When I was in sixth grade, my boyfriend told me he didn’t care that I was fat. He loved me anyway, just as I was.
It was something along the lines of, “Tom and all those guys say you’re really big, but it doesn’t matter to me.” And instead of hearing the part about his acceptance of me, all I heard was that people thought I was fat. This was news to me, as I’d never thought about my own size, weight, or shape in any way before that moment. Never considered that other people were looking at me and judging me. It was an absolute revelation. And although I give him credit for trying to soften the blow and explain that he could care less, it still changed me. For the worse.
I started dieting immediately, and continued to diet for the next 13 years. On and off, of course, which meant that my weight fluctuated quite a bit. I’ve been 30 pounds heavier than I am today, and 20 pounds lighter. I’ve done Slim Fast, Lean Cuisines, and all manner of book-based food plans. Most recently, in 2004, my husband and I undertook the South Beach Diet. I lost 40 pounds over the course of those excruciatingly carb-free months, then slowly gained back 12 of them over the ensuing years. And although following a different prescribed dietary plan, formulated and tested by weight loss experts, might get those 12 pounds back off, I won’t do it. I refuse to diet ever again. Here’s why. Keep reading »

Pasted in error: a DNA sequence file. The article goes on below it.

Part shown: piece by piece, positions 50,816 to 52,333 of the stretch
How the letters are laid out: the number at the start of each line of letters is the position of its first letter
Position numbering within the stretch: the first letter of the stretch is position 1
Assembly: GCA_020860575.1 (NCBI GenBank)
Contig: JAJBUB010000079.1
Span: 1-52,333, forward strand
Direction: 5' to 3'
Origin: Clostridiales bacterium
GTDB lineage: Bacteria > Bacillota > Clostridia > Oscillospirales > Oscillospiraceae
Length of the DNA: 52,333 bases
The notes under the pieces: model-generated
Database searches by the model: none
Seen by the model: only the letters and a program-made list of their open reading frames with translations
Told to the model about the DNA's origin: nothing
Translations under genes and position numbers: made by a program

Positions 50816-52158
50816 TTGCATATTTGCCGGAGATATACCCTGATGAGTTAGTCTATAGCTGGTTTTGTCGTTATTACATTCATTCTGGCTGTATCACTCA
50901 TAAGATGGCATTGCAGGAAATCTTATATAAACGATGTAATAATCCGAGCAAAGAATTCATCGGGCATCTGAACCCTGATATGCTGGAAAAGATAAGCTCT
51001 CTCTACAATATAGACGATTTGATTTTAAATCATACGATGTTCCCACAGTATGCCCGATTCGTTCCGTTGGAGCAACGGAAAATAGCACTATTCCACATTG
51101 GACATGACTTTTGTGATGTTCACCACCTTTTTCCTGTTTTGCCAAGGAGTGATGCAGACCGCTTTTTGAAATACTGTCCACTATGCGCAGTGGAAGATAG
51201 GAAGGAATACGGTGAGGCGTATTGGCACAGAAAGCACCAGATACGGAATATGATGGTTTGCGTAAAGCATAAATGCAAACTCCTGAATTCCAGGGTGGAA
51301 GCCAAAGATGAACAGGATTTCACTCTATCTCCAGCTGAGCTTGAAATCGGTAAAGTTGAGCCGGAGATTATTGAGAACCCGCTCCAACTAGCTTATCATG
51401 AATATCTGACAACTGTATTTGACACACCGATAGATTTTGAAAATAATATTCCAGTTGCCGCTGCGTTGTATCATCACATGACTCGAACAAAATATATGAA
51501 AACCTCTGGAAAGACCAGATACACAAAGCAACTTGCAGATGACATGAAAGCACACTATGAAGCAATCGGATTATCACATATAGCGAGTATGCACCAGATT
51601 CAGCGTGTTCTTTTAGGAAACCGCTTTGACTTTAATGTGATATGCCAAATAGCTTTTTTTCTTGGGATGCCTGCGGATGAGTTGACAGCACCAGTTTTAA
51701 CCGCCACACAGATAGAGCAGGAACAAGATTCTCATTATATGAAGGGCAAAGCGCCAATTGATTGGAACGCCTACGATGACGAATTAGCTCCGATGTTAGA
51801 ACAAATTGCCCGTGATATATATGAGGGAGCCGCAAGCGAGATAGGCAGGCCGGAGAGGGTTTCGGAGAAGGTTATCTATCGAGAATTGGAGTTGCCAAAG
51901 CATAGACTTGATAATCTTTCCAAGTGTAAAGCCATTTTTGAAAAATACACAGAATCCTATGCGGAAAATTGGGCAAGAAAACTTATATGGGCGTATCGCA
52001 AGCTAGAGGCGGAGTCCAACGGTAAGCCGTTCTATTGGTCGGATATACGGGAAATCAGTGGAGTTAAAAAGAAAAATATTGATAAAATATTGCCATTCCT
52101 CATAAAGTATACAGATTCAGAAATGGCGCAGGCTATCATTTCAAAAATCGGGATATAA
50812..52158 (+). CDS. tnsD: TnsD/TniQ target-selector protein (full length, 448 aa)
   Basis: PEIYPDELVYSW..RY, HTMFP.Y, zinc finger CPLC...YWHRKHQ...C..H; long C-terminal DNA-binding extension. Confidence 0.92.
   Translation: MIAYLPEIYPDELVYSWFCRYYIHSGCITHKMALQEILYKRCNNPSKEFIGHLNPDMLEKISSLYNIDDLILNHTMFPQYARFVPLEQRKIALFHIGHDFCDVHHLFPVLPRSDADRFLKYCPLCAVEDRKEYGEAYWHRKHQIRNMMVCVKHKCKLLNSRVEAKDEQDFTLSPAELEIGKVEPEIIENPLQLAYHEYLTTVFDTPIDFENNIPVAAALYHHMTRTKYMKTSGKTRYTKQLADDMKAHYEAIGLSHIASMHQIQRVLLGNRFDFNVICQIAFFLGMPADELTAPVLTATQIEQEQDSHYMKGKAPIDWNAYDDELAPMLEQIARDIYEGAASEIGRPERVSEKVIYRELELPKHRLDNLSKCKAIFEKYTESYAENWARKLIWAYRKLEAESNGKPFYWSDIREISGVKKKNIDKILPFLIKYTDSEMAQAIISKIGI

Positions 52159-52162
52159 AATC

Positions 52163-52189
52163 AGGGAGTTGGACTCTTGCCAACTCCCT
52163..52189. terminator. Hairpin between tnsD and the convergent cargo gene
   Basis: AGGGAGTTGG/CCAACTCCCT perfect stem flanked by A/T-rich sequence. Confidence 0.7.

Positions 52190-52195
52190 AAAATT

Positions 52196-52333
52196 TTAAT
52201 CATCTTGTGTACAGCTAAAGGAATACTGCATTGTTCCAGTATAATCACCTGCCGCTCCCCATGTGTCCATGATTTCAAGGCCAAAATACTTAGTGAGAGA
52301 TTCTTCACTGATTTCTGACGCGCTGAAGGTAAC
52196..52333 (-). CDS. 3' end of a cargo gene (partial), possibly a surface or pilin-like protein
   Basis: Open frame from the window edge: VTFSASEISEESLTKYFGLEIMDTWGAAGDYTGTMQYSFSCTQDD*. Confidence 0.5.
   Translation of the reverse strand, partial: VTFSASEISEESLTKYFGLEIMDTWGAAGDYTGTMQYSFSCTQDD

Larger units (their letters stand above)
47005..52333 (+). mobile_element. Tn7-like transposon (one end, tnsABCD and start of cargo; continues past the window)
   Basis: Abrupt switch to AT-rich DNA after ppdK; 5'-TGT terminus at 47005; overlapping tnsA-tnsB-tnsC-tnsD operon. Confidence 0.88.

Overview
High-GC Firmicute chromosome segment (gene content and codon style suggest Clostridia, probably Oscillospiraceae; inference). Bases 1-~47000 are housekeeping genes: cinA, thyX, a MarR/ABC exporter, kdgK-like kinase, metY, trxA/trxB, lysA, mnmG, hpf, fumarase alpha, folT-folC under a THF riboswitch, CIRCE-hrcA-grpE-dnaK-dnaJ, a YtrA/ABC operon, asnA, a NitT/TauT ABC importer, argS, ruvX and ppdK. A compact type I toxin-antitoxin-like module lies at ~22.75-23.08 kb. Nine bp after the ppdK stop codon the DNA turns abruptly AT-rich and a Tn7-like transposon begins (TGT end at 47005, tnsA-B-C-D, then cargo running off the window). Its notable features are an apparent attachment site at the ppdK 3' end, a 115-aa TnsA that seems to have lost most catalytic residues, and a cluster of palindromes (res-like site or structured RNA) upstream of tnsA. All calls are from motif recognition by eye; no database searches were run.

I was finishing college when I met my husband, Jason*, a carefree, polite Australian with dreamy blue eyes and shaggy brown hair who was on an extended working holiday. The attraction to his laissez faire personality and quirky accent was arguably a naive American girl’s knee-jerk reaction to a breakup with a controlling and insecure Brit. Yet, it is undeniable that our romance was of Hollywood screenwriting caliber. Set in the picturesque town of St. Andrews, Scotland — ironically at the same time and place where Prince William courted Duchess Catherine — I allowed this delicious Aussie, four years my senior, to sweep me off my feet. We strolled hand-in-hand through ruins on the beaches that lined the North Sea, snuck kisses in-between pints at our favourite pubs on Sunday afternoons, and celebrated my graduation from St. Andrews University in the company of my entire family, who embraced him immediately. I knew he was a keeper when he broke into the Royal and Ancient Golf Club where he worked to show me the grandiose dining room, which had banned women patrons centuries ago.